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What Causes Pain in the Gluteus Maximus?

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  • Written By: A. Pasbjerg
  • Edited By: Heather Bailey
  • Last Modified Date: 17 November 2016
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Pain in the gluteus maximus can occur for a variety of reasons. The muscle can become damaged during physical activity due to overuse or lack of stretching. People who sit for long periods during the day may injure the muscle if they have poor posture or do not get up and move around from time to time. Sometimes pain in the gluteus maximus can result from sciatica originating in the lower back that then travels down the buttocks to the legs.

Many physical activities and sports, such as running or swimming, involve heavy use of the gluteus maximus, so injuries related to these activities are a common source of pain. These can occur for a variety of reasons. Some people who are new to their chosen activity may do too much too quickly, and will damage muscles not accustomed to so much exercise. More experienced athletes may simply overextend themselves.

Anyone participating in a sport that uses the gluteus maximus muscle should stretch it and other nearby muscles like the hamstrings before starting. Those who do not increase the risk of straining or tearing it, though excessive stretching can have the same effect. Participation in physical activities can also simply increase the chances of an accident like a fall where the muscle can get bruised or torn.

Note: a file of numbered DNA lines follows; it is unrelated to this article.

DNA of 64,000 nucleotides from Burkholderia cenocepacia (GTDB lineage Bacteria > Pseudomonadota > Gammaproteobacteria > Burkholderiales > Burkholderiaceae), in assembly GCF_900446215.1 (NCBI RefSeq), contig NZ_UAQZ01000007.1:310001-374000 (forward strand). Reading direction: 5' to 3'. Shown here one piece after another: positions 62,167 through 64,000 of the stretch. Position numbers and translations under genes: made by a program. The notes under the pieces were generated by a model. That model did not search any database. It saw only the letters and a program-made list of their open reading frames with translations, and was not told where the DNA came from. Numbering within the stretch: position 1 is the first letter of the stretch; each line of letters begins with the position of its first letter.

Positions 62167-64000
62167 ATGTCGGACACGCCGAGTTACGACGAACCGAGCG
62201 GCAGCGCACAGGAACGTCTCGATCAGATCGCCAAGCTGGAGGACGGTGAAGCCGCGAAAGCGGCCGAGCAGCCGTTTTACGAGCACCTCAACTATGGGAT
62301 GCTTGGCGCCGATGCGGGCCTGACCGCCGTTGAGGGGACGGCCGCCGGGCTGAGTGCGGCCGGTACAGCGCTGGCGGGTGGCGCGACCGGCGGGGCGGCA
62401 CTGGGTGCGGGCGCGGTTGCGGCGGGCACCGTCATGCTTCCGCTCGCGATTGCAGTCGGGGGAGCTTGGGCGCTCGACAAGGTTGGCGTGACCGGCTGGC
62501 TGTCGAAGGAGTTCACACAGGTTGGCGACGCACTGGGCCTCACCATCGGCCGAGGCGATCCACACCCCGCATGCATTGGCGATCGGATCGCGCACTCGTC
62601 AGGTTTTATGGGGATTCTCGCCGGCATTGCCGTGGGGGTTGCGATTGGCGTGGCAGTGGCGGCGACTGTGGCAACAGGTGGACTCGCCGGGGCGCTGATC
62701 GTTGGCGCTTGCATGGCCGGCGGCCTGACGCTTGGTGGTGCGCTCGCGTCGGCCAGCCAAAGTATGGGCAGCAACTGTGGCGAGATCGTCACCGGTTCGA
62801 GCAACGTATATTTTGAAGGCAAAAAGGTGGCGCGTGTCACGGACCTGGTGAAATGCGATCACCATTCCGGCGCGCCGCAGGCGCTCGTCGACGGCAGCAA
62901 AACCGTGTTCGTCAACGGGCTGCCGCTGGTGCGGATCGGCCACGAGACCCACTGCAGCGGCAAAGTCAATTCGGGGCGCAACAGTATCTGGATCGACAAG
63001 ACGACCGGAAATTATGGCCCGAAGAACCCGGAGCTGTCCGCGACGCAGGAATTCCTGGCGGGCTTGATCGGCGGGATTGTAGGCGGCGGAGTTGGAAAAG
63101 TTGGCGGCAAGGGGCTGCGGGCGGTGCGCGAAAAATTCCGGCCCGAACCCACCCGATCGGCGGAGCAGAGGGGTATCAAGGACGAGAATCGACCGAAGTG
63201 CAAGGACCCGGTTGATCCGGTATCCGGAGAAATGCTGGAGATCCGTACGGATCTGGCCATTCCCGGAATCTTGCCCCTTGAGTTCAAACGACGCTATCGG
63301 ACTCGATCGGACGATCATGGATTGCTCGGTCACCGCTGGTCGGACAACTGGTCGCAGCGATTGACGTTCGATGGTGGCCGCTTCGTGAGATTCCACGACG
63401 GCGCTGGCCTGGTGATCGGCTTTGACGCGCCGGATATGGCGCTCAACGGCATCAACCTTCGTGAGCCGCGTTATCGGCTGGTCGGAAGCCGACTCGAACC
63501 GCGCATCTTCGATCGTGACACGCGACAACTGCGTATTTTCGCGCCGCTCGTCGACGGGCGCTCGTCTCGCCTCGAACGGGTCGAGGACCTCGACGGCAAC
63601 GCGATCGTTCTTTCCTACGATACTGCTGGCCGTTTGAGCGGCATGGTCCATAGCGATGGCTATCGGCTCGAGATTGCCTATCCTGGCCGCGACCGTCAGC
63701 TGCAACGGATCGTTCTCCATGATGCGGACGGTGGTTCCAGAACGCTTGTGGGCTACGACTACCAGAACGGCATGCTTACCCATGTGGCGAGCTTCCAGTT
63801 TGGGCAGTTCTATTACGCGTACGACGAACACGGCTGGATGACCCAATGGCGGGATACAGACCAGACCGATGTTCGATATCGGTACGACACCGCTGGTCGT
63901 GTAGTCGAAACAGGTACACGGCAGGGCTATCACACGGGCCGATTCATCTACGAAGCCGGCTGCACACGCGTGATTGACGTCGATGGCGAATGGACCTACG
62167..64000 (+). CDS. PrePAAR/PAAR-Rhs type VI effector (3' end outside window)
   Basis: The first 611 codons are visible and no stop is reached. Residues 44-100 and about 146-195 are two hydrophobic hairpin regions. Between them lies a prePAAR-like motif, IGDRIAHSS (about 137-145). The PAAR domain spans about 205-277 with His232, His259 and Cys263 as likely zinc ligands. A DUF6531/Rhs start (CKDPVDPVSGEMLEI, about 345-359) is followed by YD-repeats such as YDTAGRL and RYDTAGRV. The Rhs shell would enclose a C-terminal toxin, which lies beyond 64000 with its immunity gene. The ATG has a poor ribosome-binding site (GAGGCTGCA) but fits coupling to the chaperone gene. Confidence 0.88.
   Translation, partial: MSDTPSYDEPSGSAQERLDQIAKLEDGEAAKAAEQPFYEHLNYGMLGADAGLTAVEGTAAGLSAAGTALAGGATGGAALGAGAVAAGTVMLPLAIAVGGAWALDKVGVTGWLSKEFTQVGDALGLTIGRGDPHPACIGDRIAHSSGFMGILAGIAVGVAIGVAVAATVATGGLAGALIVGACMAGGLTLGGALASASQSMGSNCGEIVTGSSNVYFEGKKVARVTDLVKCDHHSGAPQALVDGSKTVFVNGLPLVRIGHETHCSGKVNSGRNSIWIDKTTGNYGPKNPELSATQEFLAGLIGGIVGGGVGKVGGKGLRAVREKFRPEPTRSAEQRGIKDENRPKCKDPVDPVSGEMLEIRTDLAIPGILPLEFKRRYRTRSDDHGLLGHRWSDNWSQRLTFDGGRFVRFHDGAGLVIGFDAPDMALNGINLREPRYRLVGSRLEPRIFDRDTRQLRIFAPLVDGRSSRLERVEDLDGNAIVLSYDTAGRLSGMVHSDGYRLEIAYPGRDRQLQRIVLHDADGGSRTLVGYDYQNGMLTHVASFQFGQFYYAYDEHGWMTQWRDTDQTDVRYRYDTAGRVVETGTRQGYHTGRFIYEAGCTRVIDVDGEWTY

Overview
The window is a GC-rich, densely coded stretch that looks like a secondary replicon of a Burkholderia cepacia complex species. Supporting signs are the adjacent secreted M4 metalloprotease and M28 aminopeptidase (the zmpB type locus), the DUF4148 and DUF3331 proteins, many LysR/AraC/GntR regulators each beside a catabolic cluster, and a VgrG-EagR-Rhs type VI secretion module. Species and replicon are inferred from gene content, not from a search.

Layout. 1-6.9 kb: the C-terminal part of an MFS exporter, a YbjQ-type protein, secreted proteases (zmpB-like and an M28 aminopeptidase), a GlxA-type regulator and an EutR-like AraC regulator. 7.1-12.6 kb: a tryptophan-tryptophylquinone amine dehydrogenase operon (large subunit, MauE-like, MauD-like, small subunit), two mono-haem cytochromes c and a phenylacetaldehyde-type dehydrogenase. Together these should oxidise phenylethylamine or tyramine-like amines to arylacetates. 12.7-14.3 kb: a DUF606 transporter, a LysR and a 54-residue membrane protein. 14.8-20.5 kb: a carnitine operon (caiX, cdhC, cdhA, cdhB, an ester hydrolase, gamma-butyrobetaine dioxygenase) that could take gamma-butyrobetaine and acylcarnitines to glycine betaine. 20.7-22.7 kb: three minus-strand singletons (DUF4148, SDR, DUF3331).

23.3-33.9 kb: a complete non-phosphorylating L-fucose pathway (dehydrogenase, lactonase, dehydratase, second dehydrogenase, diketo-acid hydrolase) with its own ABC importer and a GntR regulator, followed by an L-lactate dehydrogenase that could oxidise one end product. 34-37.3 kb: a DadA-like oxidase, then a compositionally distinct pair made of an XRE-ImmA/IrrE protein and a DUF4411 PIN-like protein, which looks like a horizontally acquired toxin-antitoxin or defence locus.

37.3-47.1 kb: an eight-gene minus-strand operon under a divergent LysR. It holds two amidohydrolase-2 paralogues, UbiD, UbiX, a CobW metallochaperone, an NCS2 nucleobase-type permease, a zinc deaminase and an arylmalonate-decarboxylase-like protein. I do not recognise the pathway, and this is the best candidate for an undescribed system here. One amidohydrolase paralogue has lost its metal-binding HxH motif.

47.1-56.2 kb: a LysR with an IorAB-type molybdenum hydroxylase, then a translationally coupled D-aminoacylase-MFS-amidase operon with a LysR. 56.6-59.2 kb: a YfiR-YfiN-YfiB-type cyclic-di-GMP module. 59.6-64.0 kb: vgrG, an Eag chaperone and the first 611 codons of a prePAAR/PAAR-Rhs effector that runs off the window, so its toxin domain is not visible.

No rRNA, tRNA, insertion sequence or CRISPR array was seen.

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Another frequent source of pain in the gluteus maximus is sitting for long periods of time. This is often a problem for people with jobs that require them to do so, like those who work on computers all day. Often their chairs are not designed to be comfortable or supportive to the gluteus maxmimus and surrounding muscles. They may encourage poor posture as well, which can in turn stress the gluteus maximus as it tries to support the body. Pain may especially be a problem for people who do not take the time to get up and move or stretch frequently.

Sometimes pain in the gluteus maximus is not a result of a problem with the muscle itself, but instead stems from sciatic nerve pain. This nerve, which runs from the lower back through the buttocks and down to the legs, can become compressed due to issues with the lower back such as a herniated disk. This in turn leads to pain, which can range from mild to severe, that will radiate down one or both buttocks.

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